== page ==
Sometimes soft water is cooled by circulating it through a radiator unit, which consists of a radiator similar to one used in automobiles, tractors, and trucks mounted on a common base with the water circulating pump and fan, both driven from an electric motor or from an extension shaft of the diesel engine. Such units are light and compact and are suitable for temporary or portable installations. However, they are not economical, because of the relatively large amount of power required to drive the fan. They are therefore seldom used in stationary power plants, except where their compactness is of particular importance, such as in a diesel power plant installed in the basement of an office building.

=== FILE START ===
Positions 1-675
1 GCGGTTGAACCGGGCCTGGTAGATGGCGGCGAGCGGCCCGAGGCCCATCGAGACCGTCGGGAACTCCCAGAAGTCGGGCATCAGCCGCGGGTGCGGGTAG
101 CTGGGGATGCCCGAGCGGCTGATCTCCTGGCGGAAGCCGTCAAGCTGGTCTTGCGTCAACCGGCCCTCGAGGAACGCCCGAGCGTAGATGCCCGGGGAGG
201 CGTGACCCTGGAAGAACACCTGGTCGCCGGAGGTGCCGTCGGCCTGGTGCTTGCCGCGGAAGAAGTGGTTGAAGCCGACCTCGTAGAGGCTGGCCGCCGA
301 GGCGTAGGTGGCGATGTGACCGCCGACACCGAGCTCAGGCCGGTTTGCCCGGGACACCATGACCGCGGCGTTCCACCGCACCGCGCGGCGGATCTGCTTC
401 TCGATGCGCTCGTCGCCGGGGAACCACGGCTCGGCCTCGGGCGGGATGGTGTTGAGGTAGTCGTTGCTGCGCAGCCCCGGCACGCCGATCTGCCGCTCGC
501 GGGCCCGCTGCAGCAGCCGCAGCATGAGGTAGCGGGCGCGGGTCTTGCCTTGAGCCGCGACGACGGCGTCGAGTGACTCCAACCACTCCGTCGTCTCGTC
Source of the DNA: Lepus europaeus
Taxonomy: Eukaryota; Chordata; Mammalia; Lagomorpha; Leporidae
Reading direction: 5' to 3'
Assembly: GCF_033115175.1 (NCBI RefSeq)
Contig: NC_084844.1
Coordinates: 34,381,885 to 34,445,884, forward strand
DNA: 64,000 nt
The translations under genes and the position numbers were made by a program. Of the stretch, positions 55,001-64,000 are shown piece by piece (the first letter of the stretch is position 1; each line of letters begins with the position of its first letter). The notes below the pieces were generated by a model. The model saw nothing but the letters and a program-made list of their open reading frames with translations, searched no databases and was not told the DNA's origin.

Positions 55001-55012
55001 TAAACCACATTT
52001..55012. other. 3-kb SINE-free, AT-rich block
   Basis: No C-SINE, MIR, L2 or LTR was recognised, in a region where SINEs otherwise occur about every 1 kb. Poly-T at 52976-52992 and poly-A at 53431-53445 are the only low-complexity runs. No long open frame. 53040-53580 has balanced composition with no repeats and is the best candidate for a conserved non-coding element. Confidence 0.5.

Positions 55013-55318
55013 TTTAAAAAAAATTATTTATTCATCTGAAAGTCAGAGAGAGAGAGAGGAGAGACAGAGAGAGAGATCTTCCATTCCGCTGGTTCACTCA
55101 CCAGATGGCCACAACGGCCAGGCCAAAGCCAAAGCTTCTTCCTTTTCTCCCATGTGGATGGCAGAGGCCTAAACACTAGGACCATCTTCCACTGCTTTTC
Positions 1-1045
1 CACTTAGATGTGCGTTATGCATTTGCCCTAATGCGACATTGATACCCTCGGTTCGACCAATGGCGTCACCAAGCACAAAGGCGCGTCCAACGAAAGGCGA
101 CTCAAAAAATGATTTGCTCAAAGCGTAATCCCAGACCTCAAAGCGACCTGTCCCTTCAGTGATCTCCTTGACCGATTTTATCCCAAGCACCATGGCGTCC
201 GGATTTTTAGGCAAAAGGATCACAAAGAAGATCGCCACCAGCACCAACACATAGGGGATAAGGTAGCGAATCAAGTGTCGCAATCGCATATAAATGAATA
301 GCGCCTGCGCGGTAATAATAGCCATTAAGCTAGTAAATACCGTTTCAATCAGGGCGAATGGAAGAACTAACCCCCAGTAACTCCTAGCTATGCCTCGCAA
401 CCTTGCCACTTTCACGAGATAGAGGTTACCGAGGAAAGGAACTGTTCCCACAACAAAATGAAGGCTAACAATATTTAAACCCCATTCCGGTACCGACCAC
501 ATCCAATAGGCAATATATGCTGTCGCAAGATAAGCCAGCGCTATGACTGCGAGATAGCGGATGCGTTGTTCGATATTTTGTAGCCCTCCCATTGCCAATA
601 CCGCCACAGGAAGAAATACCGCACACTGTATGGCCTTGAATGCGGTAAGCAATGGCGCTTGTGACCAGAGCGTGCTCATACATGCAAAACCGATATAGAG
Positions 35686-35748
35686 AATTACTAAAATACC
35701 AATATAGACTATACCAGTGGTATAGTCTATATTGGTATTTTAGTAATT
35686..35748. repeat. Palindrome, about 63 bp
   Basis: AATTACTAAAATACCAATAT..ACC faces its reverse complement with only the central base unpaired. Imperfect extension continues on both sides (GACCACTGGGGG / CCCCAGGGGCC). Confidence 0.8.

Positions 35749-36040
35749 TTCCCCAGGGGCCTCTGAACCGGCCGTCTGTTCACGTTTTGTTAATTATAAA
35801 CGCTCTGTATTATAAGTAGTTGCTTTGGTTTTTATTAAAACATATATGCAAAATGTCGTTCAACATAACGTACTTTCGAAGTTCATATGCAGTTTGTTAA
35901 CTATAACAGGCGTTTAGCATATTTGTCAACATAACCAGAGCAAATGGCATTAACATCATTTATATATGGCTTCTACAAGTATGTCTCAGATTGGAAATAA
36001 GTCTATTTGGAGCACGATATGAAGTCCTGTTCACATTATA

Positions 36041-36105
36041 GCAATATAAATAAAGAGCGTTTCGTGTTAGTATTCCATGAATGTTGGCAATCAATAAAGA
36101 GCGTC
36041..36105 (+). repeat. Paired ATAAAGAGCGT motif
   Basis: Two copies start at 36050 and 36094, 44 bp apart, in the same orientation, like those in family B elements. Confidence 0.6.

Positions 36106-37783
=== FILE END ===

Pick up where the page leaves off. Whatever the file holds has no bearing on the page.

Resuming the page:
Except where distilled water is available, the treating of cooling water, i.e., elimination of its temporary and permanent hardness, is done in so called water softeners. A typical water softener consists of a metal shell or tank containing zeolite material which abstracts the hardness from the water as it flows through the tank. The zeolite exchanges its sodium for the calcium and magnesium in the water, leaving only soluble sodium salts in the water, which do not form scale. After a certain amount of hard water is run through the softener, its charge must be regenerated with common salt.
The proper size and type of water softener depends upon the raw water analysis; this analysis should be made by the concern furnishing the softener. The softener works practically automatically and all necessary instructions in its proper operation are furnished by the softener manufacturer.
Raw water Cooling
Raw water is cooled by evaporation in cooling towers. A good estimate of the amount of water that must go over the tower is twice as much as is circulated through the engine jacket.